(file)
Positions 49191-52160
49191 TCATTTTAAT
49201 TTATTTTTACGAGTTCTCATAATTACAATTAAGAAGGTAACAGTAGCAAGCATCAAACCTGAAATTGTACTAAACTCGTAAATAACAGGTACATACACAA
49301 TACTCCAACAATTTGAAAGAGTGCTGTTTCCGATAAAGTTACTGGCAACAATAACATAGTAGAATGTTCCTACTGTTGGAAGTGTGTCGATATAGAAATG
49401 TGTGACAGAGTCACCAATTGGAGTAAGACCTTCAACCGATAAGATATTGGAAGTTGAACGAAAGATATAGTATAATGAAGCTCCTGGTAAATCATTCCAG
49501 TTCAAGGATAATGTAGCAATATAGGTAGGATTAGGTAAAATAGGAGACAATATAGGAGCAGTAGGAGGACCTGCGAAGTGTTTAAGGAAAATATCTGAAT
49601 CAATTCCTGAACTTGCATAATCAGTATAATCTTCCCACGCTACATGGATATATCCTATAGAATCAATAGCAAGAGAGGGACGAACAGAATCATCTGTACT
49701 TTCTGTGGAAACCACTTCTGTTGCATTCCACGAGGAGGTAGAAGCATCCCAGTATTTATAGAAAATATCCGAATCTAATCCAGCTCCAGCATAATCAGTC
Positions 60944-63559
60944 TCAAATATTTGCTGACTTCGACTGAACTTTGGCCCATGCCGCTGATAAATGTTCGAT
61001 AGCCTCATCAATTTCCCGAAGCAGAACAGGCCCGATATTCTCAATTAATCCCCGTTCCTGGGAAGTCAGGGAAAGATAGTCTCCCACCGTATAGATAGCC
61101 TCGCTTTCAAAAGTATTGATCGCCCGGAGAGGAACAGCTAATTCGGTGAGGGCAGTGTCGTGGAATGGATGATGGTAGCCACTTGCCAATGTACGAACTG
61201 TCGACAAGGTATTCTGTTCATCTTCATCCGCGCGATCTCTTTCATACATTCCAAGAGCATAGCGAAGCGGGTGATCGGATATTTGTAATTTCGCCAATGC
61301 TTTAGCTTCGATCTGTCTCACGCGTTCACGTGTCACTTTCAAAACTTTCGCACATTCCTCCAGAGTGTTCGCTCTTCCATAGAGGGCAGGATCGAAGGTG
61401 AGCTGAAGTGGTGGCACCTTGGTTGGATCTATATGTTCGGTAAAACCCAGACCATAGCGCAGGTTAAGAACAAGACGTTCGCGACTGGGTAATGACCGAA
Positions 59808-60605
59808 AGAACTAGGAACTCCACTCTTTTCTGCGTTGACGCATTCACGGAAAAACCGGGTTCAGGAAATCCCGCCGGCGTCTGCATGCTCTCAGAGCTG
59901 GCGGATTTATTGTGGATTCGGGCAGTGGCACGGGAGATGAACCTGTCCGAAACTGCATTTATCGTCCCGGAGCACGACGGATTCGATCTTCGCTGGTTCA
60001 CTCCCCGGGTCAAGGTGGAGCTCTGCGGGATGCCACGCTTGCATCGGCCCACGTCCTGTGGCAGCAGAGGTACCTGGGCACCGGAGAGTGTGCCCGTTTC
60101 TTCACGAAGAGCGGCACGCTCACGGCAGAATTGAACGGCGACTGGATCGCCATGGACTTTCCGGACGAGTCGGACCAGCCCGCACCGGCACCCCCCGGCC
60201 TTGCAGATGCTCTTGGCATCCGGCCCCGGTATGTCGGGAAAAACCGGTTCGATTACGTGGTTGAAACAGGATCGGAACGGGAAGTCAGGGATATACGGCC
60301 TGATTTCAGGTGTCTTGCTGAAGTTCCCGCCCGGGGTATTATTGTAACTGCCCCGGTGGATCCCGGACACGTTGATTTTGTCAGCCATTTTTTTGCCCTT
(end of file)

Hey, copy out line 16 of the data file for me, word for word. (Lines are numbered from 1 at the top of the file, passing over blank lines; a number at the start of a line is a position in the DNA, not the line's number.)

Positions 59808-60605